What are your opinions about Kloden and his doping strategies? When he seemed to come out of nowhere to place 2nd in the Tour in '04 (though I know that he had previously had some injuries), do you believe that this had a lot to do with the rest of the riders doping less because of the EPO test, but if so, then how was Andreas protected? Also, do you think that he was on a heavy program in '09, but then got off that to avoid detection last year?Galic Ho said:I agree. Lance looked mortal in 2010. I have a feeling the BioPassport allowances were reined in a little between 2009 and 2010. Explains a lot of people's performances dropping. Do that and people cannot use as much product as the previously did. Lance looked mortal last year, which is why I believe he retired again. He won a single race in his comeback, where Levi paced him the entire way against amateurs. Add in Floyd at the ToC and Lance's whole facade was crumbling in. The Shack could not afford a stuff up. Pellizotti and others had been suspended because of their passports (no shock from me, it was kind of obvious). They were pushing the boundaries too far and their improvements showed it.
Floyd I believe did the same. He blew up on stage 16 and then went overboard to try and get it all back the next day. Funny thing is, Carlos Sastre and Perreiro were the only ones who tried and succeeded in stemming some of the lost time. Evans, Menchov, Kloden and Leipheimer were punished savagely. The entire T-Mobile team could not stop the man. The heat had some part in Floyd's success as well. Does anyone know what happened to Floyd on stage 16? It was a hunger bonk right?
I always thought it was interesting too that Kloden did not test positive following his 3rd place in the '07 TT, but Vino did (and Kaschekin did later). Does anyone think that they were on different programs, or that Kloden just got lucky?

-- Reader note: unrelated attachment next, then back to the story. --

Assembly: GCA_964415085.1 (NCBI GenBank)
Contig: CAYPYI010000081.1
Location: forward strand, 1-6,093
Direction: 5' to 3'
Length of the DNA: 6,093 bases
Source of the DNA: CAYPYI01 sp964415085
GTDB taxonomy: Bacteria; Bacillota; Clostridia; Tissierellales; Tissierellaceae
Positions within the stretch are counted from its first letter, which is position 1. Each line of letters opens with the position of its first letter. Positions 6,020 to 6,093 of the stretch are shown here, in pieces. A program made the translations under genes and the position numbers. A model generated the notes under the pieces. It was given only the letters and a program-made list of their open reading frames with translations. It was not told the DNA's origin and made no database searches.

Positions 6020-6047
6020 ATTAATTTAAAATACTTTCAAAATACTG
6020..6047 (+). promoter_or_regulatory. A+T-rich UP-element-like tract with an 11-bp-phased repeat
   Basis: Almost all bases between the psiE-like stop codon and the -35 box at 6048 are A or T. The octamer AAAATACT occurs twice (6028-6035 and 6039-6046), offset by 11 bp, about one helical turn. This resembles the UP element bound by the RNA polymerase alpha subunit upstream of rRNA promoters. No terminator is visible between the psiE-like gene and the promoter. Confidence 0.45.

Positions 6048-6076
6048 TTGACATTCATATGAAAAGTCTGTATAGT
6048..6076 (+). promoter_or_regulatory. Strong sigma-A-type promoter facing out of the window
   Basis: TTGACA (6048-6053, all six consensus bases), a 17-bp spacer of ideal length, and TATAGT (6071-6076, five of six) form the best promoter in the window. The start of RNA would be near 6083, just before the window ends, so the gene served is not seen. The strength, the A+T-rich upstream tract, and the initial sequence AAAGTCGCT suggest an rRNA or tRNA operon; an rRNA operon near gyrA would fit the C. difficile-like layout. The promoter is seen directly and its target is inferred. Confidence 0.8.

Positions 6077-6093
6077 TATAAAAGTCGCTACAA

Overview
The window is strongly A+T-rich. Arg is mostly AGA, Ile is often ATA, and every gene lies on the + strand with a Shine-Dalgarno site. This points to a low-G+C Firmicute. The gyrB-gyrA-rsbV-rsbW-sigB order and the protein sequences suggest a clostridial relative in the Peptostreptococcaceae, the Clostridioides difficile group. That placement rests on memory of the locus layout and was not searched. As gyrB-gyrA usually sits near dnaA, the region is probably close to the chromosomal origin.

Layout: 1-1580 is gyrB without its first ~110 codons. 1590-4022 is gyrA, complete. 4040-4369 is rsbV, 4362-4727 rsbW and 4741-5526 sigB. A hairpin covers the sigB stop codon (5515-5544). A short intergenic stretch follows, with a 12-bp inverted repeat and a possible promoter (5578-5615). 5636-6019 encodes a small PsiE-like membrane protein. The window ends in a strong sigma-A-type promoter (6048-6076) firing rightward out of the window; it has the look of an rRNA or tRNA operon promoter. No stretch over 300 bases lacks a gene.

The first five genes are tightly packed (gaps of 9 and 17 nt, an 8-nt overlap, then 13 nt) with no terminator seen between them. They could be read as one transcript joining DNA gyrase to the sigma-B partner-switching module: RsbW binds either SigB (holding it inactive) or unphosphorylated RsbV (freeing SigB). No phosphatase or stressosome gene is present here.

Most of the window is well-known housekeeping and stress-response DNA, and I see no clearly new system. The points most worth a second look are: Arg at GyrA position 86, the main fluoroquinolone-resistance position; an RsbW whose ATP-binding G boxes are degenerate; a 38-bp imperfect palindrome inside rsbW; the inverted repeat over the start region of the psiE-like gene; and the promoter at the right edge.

I think that Lance had to retire again anyway. There is that thing called age you know!
Floyd said that he had a hunger bonk I believe on stage 16. To have a bad day then wasn't that out of the blue perhaps, considering that stage 15 was tough and there were many climbs before the final cat 1 on stage 16. It was more that he was losing a minute per km that was surprising (the amount that he cracked was huge) and maybe a little abnormal.
Maybe the stage 17 result wasn't that out of the blue. I mean, there were a lot of interesting combination of factors, regardless of the doping. There was a very tired peleton from 2 very hard days of mountain racing, and how often are there 3 consecutive VERY hard days in the mountains? Add to that the heat. Add to that the fact that some of the top teams didn't have a full squad, therefore less fire power to combat the strong Landis. Add to that, that there seemed to be very little flat stretches on stage 17, where normally the big group will gobble up the breakway. Most mountain stages tend to have a long stretch of flat road; for example the lead into the Alp du'ez always seems to have at least 20 kms of flat road, but stage 17 in '06 just seemed to be ascending and descending.